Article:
Lockheed Martin Partners with KAI and Red 6 Aerospace on AR Pilot Training System

Through the partnership, Fort Worth-based Lockheed Martin Aerospace will bring the Red 6 Airborne Tactical Augmented Reality System into the TF-50 aircraft and variants, which it has developed with Korea Aerospace Industries.

Fort Worth-based Lockheed Martin Aeronautics has announced a new partnership with Korea Aerospace Industries and Red 6 Aerospace to deliver “advanced 21st-century security capabilities across a spectrum of training and combat aircraft.”

Santa Monica, California-based Red 6 has developed a “revolutionary” augmented reality platform—the Airborne Tactical Augmented Reality System, or ATARS (seen above)—that will be brought into the TF-50 aircraft and variants. Designed for combat flight training, ATARS gives pilots and ground operators new capabilities to see and interact with “synthetic threats in real-time, high-speed environments,” Lockheed Martin said.

“Readiness and lethality are critical if our warfighters are to prevail against peer adversaries,” Daniel Robinson, founder and CEO of Red 6, said in a statement. “Lockheed Martin and Korea Aerospace Industries aircraft are ideal platforms for our Augmented Reality system. Advanced aircraft, together with ATARS technology, will deliver a paradigm shift in the quality, quantity, and cost of training future pilots,”

The AR-enhanced Red 6 system will be used in advanced TF-50 jet aircraft

Lockheed Martin TF-50 [Photo: Lockheed Martin]

The TF-50 (above) is part of a series of South Korean supersonic advanced jet trainers and light combat aircraft that’s been developed through a partnership of Lockheed Martin and Korea Aerospace Industries.

The new partnership with Red 6 will leverage its ATARS system, which the company calls the first wide field-of-view, full color, augmented reality solution that operates in dynamic outdoor environments. Red 6 systems “bring virtual and constructive assets into the real-world by allowing pilots and ground operators to see synthetic threats in real-time, outdoors, and critically, in high-speed environments,” the company says.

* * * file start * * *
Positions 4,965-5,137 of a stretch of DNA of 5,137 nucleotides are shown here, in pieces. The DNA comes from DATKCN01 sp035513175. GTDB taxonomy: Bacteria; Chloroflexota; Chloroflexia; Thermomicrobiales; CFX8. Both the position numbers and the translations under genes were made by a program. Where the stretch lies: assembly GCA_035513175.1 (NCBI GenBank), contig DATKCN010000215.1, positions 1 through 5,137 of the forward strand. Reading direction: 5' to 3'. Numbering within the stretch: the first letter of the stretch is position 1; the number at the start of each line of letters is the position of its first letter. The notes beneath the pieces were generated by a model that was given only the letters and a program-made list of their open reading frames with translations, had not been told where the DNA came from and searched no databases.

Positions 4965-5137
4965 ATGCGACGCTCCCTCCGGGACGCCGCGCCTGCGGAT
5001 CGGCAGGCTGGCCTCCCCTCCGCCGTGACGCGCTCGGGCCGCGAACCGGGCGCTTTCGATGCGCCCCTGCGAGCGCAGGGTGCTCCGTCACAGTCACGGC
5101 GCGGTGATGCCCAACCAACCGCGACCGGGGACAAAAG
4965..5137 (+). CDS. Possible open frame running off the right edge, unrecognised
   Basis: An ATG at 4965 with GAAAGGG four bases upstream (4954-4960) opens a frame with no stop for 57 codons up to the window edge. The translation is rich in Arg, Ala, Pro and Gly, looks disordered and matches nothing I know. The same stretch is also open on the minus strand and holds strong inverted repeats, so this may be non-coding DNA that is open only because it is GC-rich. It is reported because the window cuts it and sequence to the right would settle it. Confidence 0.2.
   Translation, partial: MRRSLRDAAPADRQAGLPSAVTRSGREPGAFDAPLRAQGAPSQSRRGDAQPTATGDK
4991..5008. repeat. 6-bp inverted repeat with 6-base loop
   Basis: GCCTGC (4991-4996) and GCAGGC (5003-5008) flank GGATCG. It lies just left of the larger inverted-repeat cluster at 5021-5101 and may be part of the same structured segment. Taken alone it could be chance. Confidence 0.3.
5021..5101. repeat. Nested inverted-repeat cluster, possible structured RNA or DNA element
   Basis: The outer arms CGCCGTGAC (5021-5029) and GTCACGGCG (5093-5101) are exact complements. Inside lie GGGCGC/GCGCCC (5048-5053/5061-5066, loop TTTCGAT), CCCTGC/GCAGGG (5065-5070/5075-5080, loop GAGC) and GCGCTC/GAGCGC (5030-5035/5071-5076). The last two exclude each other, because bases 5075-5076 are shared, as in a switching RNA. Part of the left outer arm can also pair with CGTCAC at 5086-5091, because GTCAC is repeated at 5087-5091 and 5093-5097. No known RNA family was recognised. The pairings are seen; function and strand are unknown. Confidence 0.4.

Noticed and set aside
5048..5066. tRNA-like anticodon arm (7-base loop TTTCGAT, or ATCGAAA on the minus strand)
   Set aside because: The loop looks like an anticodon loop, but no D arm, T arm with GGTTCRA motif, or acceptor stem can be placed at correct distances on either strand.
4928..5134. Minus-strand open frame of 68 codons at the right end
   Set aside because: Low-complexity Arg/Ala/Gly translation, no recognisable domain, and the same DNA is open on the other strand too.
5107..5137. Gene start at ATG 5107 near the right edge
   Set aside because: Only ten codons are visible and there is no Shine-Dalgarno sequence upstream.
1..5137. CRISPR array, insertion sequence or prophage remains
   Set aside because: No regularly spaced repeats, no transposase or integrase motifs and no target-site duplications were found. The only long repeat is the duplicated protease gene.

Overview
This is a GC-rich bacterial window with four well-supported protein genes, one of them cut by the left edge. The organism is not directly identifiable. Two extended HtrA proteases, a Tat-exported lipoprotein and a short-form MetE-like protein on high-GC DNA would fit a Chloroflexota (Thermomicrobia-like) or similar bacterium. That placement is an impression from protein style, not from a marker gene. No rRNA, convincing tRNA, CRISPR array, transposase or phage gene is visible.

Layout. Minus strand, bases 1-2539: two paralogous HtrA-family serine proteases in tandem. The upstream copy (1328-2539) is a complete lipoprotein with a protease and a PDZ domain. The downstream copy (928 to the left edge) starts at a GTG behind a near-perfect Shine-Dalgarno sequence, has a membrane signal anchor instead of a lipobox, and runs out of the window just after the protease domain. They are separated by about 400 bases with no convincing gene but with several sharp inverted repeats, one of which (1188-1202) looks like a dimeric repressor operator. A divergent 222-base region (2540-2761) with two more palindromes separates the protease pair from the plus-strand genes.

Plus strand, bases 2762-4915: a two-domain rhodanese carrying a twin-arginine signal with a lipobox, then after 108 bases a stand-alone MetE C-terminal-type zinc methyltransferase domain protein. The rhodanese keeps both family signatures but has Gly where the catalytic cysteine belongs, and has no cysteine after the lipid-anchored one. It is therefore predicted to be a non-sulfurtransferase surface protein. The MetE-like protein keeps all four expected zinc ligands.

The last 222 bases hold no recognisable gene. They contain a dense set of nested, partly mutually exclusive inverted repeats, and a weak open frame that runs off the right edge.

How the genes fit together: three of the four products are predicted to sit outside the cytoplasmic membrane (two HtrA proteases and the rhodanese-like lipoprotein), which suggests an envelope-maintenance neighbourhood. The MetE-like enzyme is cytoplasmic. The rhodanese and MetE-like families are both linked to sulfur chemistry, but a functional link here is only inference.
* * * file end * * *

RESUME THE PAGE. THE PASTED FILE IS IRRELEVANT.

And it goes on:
TF-50A variant has been submitted to the U.S. Air Force

Lockheed Martin says it recently submitted the TF-50A variant in response to a February 2023 request from the U.S. Air Force for information for “a two-seater aircraft to cover three near-term missions including tactical training, adversarial air support, and to serve as a tactical fighter surrogate.” The TF-50A is configured as a light attack fighter/trainer with additional enhancements to include radar, electronic warfare system, tactical data link, and other capabilities to meet Air Combat Command requirements, Lockheed Martin said.

ATARS system could find its way into other Lockheed Martin fighter jets

Initially, the Red 6 ATARS system is only being targeted for the TF-50 and variants. But Lockheed Martin says it could eventually be applied to other Lockheed Martin platforms already being operated, such as the F-16, F-22, and F-35.

“Our vision is to help our customers leverage emerging technologies to seamlessly and securely connect all assets in the joint battlespace and enable fast and decisive action,” OJ Sanchez, VP and GM, Integrated Fighter Group at Lockheed Martin, said in the statement. “Lockheed Martin has made significant advances across the board in digital engineering and open architectures during the past few years, as well as strategic partnerships. These are enabling us to accelerate development, production, upgrades, responsiveness and sustainment across our platforms.”

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